Objectives This study sought to determine if the presence of implantable cardioverter-defibrillators (ICD) provided a mortality benefit during continuous-flow left ventricular assist device (LVAD) support. Background An ICD decreases mortality in selected patients with advanced heart failure and have been associated with reduced mortality in patients with pulsatile LVAD. However, it is unclear whether that benefit extends to patients with a contemporary continuous-flow LVAD. Methods Propensity score matching was used to generate a cohort of patients with similar baseline characteristics. The primary outcome was freedom from death during LVAD support. Secondary endpoints included freedom from unexpected death, likelihood of transplantation and recovery, and adverse events. Results Among 16,384 eligible patients in the Interagency Registry for Mechanically Assisted Circulatory Support registry, 2,209 patients with an ICD and 2,209 patients without one had similar propensity scores and were included. The presence of an ICD was associated with an increased mortality risk (hazard ratio: 1.20; 95% confidence interval [CI]: 1.04 to 1.39; p = 0.013) and an increased risk of unexpected death during device support (HR: 1.33; 95% CI: 1.03 to 1.71; p = 0.03). Patients with an ICD were more likely to undergo transplantation (HR: 1.16; 95% CI: 0.99 to 1.35; p = 0.06) and less likely to have LVAD explant for recovery (HR: 0.53, 95% CI: 0.29 to 0.98; p = 0.04). Patients with an ICD had a higher rate of treated ventricular arrhythmias (rate ratio: 1.27; 95% CI: 1.10 to 1.48; p = 0.001) and rehospitalization (rate ratio: 1.08; 95% CI: 1.04 to 1.12; p < 0.0001), but rates of hemorrhagic stroke were similar (rate ratio: 1.01; 95% CI: 0.81 to 1.26; p = 0.98). Conclusions Among patients with a continuous flow LVAD, the presence of an ICD was not associated with reduced mortality.
Bibliographical noteFunding Information:
The data for this study came from the Interagency Registry for Mechanically Assisted Circulatory Support (INTERMACS), National Heart Lung and Blood Institute, Contract number HHSN268200548198C, 2010. The content is solely the responsibility of the author(s) and does not necessarily represent the official views of the Interagency Registry for Mechanically Assisted Circulatory Support (INTERMACS) or the National Institutes of Health. Dr. Clerkin is supported by National Institutes of Health Grant T32 HL007854. Dr. Garan is supported by National Institutes of Health Grant KL2TR001874. Dr. Naka has received consulting fees from Abbott (Thoratec) and St. Jude (Heartware). Dr. Garan has received honoraria from Abiomed. All other authors have reported that they have no relationships relevant to the contents of this paper to disclose.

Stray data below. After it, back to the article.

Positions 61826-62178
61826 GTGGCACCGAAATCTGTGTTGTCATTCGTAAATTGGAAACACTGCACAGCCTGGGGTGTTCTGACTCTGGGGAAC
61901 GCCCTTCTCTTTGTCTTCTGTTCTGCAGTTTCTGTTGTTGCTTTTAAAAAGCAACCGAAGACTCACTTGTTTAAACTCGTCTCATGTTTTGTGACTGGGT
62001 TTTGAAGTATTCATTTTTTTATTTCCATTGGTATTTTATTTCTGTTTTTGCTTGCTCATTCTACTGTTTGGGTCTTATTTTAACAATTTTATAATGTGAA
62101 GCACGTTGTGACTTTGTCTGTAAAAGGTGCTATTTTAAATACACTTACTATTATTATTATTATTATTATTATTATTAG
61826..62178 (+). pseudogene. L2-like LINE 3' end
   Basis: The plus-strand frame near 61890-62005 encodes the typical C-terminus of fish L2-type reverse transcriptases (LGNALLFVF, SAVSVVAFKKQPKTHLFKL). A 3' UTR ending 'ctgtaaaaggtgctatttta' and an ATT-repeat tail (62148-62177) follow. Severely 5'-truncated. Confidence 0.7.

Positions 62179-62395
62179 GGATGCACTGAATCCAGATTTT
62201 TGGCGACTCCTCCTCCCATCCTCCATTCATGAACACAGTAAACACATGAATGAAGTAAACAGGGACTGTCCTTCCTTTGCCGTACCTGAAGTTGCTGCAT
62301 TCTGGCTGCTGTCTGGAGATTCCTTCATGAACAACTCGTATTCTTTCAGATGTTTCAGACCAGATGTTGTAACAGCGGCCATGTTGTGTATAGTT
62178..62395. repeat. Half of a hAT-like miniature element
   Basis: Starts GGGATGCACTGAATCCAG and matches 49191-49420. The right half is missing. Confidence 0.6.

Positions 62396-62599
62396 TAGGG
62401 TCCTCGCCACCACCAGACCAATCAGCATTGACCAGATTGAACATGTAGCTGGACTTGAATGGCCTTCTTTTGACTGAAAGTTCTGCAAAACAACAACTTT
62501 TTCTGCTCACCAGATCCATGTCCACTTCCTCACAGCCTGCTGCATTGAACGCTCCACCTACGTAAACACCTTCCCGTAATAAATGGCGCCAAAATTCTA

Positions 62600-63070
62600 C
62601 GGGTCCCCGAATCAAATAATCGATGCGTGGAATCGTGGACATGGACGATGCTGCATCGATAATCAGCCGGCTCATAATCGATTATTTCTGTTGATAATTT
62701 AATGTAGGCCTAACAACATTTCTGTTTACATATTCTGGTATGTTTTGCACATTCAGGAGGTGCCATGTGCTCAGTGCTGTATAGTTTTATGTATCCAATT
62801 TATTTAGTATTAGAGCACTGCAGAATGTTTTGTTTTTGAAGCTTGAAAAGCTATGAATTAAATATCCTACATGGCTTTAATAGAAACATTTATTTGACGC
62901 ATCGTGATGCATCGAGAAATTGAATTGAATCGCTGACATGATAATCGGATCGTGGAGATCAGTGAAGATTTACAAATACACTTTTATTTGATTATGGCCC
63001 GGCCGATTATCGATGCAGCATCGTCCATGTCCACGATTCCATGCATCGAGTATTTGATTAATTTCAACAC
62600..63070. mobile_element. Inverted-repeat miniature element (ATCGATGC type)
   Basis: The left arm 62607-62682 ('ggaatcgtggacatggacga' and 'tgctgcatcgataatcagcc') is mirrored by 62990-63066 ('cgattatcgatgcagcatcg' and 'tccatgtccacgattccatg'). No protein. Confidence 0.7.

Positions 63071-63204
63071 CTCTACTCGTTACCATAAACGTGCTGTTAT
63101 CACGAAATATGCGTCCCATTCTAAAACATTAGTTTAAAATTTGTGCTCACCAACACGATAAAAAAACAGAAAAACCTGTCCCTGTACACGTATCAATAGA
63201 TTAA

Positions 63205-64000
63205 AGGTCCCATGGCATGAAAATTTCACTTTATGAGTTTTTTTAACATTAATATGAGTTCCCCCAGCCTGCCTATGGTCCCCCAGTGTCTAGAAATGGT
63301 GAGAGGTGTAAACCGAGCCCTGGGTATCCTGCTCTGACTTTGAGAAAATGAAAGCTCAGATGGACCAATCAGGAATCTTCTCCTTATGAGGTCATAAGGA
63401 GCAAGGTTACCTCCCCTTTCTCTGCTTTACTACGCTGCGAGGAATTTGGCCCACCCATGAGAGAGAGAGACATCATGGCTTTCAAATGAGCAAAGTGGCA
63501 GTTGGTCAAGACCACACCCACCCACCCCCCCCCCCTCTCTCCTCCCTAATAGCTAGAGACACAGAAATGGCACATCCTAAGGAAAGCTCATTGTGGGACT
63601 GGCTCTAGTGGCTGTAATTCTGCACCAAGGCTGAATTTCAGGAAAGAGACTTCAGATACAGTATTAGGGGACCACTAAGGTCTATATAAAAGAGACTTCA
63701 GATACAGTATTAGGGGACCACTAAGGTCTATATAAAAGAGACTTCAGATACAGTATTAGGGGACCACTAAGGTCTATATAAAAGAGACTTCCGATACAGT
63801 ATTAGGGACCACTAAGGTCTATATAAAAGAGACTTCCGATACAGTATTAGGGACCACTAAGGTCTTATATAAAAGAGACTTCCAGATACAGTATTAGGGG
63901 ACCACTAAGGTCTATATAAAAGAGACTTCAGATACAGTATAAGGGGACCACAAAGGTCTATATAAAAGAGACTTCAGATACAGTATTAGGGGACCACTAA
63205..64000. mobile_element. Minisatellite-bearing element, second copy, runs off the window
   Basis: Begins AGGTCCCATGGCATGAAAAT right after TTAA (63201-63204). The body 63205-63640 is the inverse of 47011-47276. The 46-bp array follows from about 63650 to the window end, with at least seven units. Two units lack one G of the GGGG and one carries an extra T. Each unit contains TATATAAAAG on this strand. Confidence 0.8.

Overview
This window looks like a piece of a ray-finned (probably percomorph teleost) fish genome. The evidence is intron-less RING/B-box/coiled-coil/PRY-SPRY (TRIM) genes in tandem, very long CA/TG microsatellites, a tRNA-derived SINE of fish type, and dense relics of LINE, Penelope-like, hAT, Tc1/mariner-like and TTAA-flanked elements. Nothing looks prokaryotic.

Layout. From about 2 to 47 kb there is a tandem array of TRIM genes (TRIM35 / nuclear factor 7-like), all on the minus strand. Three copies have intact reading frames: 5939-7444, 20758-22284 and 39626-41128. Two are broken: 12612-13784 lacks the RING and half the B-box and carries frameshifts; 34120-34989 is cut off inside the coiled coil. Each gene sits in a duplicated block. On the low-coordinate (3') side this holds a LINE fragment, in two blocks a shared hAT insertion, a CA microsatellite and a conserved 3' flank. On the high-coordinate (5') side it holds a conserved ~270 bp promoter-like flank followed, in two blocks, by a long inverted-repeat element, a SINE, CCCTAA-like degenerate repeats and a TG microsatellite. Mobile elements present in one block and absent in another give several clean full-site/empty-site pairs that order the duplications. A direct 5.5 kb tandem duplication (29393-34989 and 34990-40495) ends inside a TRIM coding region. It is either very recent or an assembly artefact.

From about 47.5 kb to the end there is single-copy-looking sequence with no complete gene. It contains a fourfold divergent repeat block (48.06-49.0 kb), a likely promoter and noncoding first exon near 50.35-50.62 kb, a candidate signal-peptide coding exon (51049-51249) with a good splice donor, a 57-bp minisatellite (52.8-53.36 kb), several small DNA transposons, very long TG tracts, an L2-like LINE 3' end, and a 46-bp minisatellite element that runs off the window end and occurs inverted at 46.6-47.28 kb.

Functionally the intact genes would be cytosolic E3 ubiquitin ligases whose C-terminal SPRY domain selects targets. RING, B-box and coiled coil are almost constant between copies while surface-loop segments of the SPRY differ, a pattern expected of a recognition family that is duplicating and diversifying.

Data for this study were obtained from the INTERMACS registry, funded by the National Heart, Lung and Blood Institute, National Institutes of Health, Department of Health and Human Services under Contract No. HHSN268201100025C. The INTERMACS registry is a prospective national registry of more than 19,000 patients supported with U.S. Food and Drug Administration–approved durable mechanical circulatory support devices and has previously been described elsewhere (10) . The INTERMACS Data and Clinical Coordinating Center and each participating institution have received institutional review board/ethics review board approval for either active informed consent or a waiver of consent to enroll participants, link data, and perform analytic studies. All procedures are compliant with the Health Insurance Portability and Accountability Act, and INTERMACS has received a Federal Certificate of Confidentiality and other protection for the identities of patients and devices identified within the Registry. Analysis of the INTERMACS registry was performed for all patients who received a CF-LVAD between June 1, 2006, and June 30, 2016. There were 18,733 adult candidates (age ≥18 years) who received a durable CF-LVAD ( Figure 1 ). Patients who received a biventricular assist device at time of implantation, right ventricular (RV) assist device only, or total artificial heart were excluded from the analysis. Similarly, patients with an unknown ICD status, pulsatile device, and those receiving their second LVAD were excluded. Patients were analyzed from the date of LVAD implantation to transplant, death, or device explant for recovery. The primary outcome was freedom from death while on LVAD support. Secondary endpoints included freedom from unexpected death, likelihood of transplantation and recovery, and adverse events including arrhythmia, stroke (hemorrhagic), and infection. Pre-specified subgroup analyses were performed for patients who were suspected to derive the greatest benefit from an ICD.
© 2017 American College of Cardiology Foundation
- heart failure
- implantable cardioverter-defibrillator
- left ventricular assist device